‘No One at School Can Speak Pangcah’: Family Language Policy in an Indigenous Home in Taiwan

In: International Journal of Taiwan Studies
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  • 1 Chief of the Pangcah Indigenous Language Regeneration Association and PhD Student at College of Indigenous Studies, National Dong Hwa University, Hualien, Taiwan,
  • | 2 Professor, Department of Ethnic Relations and Cultures, College of Indigenous Studies, National Dong Hwa University, Hualien, Taiwan,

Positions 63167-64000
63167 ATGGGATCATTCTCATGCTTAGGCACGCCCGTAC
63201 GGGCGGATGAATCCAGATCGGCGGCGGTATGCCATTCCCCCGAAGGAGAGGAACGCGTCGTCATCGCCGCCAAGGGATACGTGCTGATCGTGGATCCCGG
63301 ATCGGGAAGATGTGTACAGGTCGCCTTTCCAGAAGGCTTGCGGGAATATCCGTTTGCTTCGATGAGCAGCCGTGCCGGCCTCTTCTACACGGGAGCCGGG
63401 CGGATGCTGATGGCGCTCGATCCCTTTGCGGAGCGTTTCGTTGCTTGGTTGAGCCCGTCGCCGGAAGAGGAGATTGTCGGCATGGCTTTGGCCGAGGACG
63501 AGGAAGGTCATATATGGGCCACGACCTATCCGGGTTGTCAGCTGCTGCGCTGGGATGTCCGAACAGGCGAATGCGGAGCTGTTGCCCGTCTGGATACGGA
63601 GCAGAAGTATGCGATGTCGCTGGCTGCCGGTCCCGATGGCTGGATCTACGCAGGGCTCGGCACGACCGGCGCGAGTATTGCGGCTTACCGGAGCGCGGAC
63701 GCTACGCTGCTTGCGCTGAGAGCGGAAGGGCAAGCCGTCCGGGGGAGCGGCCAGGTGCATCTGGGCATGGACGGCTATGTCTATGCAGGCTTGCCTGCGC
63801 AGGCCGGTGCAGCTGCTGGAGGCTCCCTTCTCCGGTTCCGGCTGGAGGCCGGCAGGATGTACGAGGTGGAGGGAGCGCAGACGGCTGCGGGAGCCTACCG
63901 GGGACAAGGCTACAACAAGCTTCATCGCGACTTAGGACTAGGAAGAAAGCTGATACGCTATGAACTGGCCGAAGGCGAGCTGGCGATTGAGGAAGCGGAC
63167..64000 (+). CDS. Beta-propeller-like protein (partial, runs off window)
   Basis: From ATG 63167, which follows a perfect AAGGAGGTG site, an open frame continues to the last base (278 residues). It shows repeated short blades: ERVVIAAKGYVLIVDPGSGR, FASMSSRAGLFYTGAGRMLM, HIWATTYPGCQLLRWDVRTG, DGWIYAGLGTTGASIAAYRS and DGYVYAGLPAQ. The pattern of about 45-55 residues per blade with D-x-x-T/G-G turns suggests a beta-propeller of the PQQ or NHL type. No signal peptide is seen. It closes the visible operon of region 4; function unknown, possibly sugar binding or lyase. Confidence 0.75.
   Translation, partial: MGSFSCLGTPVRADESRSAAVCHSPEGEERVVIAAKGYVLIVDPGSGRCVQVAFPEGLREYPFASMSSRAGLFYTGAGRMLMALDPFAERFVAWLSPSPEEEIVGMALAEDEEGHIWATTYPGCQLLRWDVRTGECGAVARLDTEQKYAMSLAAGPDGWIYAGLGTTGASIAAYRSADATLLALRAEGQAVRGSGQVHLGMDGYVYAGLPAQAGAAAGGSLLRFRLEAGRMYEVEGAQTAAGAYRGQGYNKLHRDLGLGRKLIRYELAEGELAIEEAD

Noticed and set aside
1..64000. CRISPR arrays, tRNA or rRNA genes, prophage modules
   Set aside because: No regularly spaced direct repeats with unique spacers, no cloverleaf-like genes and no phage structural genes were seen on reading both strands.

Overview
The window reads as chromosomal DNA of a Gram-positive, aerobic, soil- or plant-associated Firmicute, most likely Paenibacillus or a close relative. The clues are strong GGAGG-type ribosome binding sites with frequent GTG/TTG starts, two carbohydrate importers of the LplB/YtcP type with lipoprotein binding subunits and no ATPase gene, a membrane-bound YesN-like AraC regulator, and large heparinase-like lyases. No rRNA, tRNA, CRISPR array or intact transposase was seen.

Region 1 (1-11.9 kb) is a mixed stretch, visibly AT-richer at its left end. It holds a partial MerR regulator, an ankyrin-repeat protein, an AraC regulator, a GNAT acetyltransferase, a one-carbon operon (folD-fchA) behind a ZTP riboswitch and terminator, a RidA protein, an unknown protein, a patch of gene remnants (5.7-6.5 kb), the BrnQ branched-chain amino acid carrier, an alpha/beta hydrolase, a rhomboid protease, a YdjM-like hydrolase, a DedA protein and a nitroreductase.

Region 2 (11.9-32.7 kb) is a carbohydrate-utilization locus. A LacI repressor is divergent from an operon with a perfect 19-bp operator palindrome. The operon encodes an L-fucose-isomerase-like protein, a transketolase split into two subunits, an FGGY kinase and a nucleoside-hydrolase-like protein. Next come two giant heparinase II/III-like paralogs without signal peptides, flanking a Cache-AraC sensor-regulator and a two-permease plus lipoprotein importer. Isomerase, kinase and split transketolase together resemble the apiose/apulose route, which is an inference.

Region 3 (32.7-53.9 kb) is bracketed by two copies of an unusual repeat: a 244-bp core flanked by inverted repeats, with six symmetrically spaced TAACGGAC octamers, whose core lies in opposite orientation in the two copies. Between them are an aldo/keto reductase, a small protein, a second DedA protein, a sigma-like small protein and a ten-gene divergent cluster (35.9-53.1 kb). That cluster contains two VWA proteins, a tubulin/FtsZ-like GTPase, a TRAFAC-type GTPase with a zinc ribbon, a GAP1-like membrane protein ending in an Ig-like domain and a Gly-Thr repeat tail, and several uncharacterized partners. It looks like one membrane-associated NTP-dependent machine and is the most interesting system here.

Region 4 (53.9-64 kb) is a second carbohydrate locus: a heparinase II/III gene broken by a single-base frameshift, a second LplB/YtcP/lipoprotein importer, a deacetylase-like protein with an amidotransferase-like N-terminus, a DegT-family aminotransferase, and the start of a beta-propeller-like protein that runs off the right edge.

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Olic is one of the only members of her generation to be raised speaking Pangcah (Amis) as her first language. Through an exploration of how one family is fighting to save this endangered Austronesian language, we analyse the challenges facing Indigenous language revitalisation in Taiwan. Particular attention is paid to the child’s transition from the home to formal—Mandarin-medium—schooling. In doing so, we draw on recent work that emphasises the agency of children in shaping family language policy (also referred to as ‘family language planning’). How do children’s experiences at school shape their—and other family members’—linguistic behaviour at home? After comparing Taiwan’s current family language policy to similar efforts elsewhere, we conclude by arguing that taking children’s agency seriously means that family language policy must be combined with changes in formal schooling as well—changes that are best implemented by the Indigenous communities themselves.

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